Local Residents are about to experience a full year of Bicentennial celebrations for the establishment of Putnam County from the lands of Dutchess County in 1812. That year was momentous for Putnam because it also marked the beginning of the War of 1812 and because it was the year that Putnam County Sheriff’s Department was founded.
OK. What exactly does all that mean? To begin, the word “bicentennial” is used to describe the 200th anniversary of a significant event. To an archaeologist, 200 years is so insignificant as to be almost inconsequential. To Europeans, 200 years often represents a fraction of a nation’s history. But here in the United States, where our history as an independent country only dates back to July 4, 1776, Putnam’s 200 years overlaps nearly all of our existence as a nation.
These lands that now comprise Putnam County did not always bear the name of Putnam, but they were here for every moment of those historic times. The ancestors of our founding Putnam families fought in all the conflicts that made us a free and independent nation. Many of the familiar family names in Putnam County today were as familiar in 1812: Ryder, Tompkins, Kent, Brewster, Akins, Ludington, Purdy, Baldwin, Fields, Delancey, Bailey, Fowler, Holmes, Miller, Knapp, Townsend and scores of others remain as common in our telephone directories as they do in our history books. If you do not know a person descended from one of these families, you probably have traveled on an avenue or passed through a community bearing one of the names.
It is sometimes difficult to imagine the world around you ever being different from how it appears today, but it was very different 200 years ago. For example, in 1812 the United States was composed of only 18 of the current 50 States. In fact, Louisiana became the eighteenth state on April 30, 1812, just a matter of days before the birth of Putnam on June 12th of that year.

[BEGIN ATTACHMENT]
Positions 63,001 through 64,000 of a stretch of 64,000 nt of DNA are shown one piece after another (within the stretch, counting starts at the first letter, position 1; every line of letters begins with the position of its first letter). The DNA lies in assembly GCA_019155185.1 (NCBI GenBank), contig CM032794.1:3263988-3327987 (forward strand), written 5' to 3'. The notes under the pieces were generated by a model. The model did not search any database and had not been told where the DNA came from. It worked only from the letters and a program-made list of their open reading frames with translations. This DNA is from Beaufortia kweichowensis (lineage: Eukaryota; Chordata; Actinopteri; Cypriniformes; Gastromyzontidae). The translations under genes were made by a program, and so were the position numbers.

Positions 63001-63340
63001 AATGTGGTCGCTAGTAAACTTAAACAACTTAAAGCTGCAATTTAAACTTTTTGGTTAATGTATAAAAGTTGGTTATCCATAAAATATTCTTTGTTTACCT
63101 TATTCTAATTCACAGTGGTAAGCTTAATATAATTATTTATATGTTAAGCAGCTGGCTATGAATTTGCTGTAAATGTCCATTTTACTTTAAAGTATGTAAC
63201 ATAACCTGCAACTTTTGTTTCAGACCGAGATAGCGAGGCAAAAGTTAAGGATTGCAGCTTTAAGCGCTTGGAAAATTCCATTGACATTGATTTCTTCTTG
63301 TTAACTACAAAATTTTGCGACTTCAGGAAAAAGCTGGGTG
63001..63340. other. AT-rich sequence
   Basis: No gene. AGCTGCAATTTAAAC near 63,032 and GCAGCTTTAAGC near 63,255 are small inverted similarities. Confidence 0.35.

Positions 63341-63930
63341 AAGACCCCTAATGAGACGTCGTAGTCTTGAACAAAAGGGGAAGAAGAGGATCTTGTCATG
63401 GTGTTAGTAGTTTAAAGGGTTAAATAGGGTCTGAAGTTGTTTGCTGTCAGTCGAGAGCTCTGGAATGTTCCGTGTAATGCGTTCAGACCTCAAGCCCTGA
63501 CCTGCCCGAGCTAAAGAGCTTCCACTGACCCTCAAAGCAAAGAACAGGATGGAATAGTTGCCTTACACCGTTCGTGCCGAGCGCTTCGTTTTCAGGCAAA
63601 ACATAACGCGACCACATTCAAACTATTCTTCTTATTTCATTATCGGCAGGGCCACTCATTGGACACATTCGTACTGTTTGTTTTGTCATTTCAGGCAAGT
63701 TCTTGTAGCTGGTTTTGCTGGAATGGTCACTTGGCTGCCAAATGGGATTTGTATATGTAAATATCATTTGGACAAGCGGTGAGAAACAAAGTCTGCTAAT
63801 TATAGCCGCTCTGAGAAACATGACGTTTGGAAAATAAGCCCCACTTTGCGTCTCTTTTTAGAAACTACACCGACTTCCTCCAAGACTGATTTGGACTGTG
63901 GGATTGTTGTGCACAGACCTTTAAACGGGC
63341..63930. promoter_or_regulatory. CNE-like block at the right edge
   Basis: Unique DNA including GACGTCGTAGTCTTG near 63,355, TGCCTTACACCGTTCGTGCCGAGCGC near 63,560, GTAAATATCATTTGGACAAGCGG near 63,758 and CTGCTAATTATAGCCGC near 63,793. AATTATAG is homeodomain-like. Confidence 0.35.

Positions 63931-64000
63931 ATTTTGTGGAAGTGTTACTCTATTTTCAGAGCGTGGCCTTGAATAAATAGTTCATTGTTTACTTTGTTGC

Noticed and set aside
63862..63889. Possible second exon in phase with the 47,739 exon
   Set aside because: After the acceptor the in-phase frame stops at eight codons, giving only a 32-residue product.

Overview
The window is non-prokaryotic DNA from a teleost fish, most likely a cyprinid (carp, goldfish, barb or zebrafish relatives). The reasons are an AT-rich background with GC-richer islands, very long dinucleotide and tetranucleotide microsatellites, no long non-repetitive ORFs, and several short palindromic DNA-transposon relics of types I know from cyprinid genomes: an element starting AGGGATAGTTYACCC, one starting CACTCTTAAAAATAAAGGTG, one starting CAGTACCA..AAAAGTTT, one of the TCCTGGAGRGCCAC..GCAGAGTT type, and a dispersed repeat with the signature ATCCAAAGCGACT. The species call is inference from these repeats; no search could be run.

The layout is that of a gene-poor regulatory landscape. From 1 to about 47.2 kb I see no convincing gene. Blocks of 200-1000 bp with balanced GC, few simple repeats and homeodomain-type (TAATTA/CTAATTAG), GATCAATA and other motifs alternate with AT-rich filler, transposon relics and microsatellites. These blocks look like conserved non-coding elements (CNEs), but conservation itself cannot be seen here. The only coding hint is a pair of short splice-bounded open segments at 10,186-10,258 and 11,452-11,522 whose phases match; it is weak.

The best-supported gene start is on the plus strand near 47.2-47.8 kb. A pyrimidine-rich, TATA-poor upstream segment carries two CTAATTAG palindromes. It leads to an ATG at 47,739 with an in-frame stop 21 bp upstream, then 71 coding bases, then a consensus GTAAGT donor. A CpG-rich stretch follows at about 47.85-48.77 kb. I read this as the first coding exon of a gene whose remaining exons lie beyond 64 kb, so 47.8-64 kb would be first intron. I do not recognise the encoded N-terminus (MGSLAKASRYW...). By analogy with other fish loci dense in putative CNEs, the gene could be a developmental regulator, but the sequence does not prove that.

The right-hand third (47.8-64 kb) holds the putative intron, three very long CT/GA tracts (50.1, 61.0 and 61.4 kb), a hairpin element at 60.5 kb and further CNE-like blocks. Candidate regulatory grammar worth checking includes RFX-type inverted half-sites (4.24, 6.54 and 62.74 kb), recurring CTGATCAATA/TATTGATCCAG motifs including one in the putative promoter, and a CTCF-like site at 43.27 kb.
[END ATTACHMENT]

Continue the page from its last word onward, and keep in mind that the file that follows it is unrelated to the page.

At that time, 32 states had not yet joined the Union and the survival of many who populated those mostly unchartered western regions depended upon hunting for game, foraging the fruits and vegetables and cooking at camp fires. At the very same time that pioneers west of the Mississippi lived in homes carved out of the wilderness, many residents of Putnam County were living in brick or clapboard houses, riding in carriages, cooking on stoves, dressing in finery and worshiping in churches with beautiful steeples.
In the period from 1812 through today, Putnam has continued to grow and change. It’s residents, already hero’s of the American Revolution, had yet to fight and die in all the wars since. They would serve with honor and, in Putnam County they would be honored for their service.
This region has became laced with the tracks of several railroads and was the seasonal resting place for a number of circuses. Its hotels became places of rest and recreation for nearby New York City. Its lakes, rivers, and streams provided a seemingly endless supply of fresh, clean water to the metropolis. Putnam has adapted to the times and, in New York State, it continues to be leading community and a community of leaders.
Putnam has an extraordinary history to be remembered and shared. The Putnam County Historian’s office and the Putnam County Bicentennial committee encourage everyone’s participation to make 2012 the most memorable year in recent experience. Stay tuned.
Putnam County Historian